For statistical comparison subjects of each gender were classified into five age groups of around 10 years interval: Group 1 (18–29 years), Group 2 (30–39 years), Group 3 (40– 49 years), Group 4 (50–59 years) and Group 5 (≥ 60 years). IBM SPSS version 22 was used for all statistical analysis. Kolmogorov–Smirnov test was used for testing the normal distribution of the data. Polynomial (cubic) regression analysis was performed to check relationship of different parameters as it had best curve fit and highest correlation coefficient as compared other models of regression. WC, WHtR and fat % were compared with their respective cutoffs using one sample t-test. Independent sample t-test was used to compare anthropometric parameters of male and female participants and also to compare parameters of individual age groups of both genders. Age group wise comparisons of anthropometric parameters of each gender were done by one-way ANOVA and Turkey HSD post hoc test was used to measure differences among individual groups. P < 0.05 was considered statistically significant value.

RESULTS

Total 346 subjects participated in the study, out of those all parameters could be recorded for 283 subjects (Males = 198 and Females = 85) of age 40.95 ± 16.02 years (Mean ± SD). Subjects of both genders were categorised in five groups of approximately 10 years interval. Data of both genders were analysed for all parameters for different age groups.

Polynomial (cubic) regression analysis was performed to check the relationship of anthropometric parameters with age and BMI with WC, fat % and WHtR. Significant correlations of age were observed with BMI (r2 = 0.201, P = 0.000), WC (r2 = 0.214, P = 0.000) and fat % (r2 = 0.268, P = 0.000) but not with WHtR (r2 = 0.009, P = 0.386). BMI significantly correlated with WC (r2 = 0.561, P = 0.000), fat % (r2 = 0.271, P = 0.000) and WHtR (r2 = 0.047, P = 0.01). Similar results were obtained when regression analysis was performed in males and females separately. Among males age had significant correlation with BMI (r2 = 0.261, P = 0.000), WC (r2 = 0.243, P = 0.000) and fat % (r2 = 0.304, P = 0.000). BMI had significant correlations with WC (r2= 0.657, P = 0.000) and fat % (r2= 0.322, P = 0.000). No significant correlation was found between age and WHtR (r2= 0.001, P = 0.410) or BMI and WHtR (r2= 0.046, P = 0.000) in males. Significant correlations of age with BMI (r2 = 0.261, P = 0.000), WC (r2 = 0.243, P = 0.000), fat % (r2 = 0.304, P = 0.000) and WHtR (r2 = 0.275, P = 0.000) were observed in females. BMI was found to correlate significantly with WC (r2 = 0.659, P = 0.000), fat % (r2= 0.459, P = 0.000) and WHtR (r2 = 0.672, P = 0.01) in females.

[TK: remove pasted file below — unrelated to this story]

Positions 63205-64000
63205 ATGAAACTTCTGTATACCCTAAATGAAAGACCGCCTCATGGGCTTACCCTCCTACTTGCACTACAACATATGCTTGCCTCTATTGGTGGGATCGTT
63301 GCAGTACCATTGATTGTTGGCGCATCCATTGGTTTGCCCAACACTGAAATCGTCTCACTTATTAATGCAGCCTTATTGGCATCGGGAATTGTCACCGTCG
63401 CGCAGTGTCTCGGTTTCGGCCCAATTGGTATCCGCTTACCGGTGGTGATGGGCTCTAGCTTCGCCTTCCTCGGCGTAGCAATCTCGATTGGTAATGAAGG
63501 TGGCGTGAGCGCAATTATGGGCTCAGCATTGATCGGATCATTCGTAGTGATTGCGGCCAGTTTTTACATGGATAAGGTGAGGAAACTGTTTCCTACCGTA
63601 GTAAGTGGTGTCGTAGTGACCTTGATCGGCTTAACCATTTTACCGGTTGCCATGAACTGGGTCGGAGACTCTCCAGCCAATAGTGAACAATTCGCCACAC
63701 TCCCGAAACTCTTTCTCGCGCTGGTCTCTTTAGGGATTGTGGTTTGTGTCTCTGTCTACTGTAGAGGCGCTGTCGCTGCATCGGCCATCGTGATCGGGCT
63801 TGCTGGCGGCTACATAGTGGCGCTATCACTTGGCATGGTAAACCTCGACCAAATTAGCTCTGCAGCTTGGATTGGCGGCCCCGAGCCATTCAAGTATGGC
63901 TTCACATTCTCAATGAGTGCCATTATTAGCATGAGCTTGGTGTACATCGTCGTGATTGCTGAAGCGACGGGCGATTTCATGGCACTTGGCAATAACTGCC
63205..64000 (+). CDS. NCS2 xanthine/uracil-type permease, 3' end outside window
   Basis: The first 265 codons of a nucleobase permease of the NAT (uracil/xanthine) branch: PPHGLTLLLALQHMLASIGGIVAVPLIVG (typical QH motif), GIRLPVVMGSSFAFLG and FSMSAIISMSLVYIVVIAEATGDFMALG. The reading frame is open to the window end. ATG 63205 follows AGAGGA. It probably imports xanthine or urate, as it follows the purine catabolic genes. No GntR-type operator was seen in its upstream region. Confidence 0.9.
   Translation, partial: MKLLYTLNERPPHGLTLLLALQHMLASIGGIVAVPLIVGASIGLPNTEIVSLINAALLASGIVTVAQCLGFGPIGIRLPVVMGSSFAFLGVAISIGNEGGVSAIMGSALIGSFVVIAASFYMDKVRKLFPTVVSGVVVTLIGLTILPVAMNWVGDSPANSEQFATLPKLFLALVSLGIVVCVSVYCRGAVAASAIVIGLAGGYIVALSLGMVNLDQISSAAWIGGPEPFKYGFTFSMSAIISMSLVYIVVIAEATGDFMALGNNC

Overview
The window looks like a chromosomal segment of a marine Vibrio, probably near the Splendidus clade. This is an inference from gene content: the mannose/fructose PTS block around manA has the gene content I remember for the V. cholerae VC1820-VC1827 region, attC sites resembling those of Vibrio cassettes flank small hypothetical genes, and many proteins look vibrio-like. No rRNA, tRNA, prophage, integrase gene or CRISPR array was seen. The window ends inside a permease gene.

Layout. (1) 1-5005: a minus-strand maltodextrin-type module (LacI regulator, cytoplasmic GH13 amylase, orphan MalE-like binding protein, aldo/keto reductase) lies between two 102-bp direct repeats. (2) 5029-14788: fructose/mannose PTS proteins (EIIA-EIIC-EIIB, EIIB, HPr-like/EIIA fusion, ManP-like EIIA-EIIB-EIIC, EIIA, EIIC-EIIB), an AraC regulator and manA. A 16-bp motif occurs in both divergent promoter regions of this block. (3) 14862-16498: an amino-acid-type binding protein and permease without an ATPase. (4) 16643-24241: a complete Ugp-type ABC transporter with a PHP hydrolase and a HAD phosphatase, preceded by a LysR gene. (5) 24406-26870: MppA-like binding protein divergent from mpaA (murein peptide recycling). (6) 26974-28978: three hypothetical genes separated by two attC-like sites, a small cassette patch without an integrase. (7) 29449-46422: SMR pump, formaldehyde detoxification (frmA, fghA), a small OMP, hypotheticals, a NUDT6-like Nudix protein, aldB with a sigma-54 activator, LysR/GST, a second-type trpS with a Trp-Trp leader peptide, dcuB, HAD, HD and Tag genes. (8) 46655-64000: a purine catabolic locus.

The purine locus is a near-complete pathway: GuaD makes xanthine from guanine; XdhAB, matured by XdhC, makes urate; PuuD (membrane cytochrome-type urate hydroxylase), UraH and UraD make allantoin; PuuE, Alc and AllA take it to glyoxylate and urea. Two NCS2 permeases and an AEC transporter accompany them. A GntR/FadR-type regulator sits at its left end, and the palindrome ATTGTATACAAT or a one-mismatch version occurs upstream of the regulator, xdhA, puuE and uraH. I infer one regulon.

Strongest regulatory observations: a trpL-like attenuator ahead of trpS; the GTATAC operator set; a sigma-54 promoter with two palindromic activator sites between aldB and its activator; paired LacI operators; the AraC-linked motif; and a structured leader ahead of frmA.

To check, whether subjects were centrally obese or not, WC of male and female participants was compared from their respective cutoff values of obesity (85 cm for male and 80 cm for females) for Indian population.[24] WC of both genders was found significantly higher than their respective cutoffs [Table 1]. Total 137 of 198 males had WC equal or higher than cutoff value for men while 61 out of 85 females had WC equal or higher than their respective cutoff. Similarly, WHtR in both genders and fat % of female participants was higher than their respective cutoffs of obesity,[23] while fat % in males were found lower than cutoffs, [Table 1]. WHtR of 58 out of 85 females and fat % of 54 out of 85 females had higher values than their respective cutoffs while WHtR of 141 of 198 males and fat % of 80 out of 198 males had higher values than their respective cutoffs.

Table 1:: Comparison of WC, WHtR and fat % with obesity cutoffs.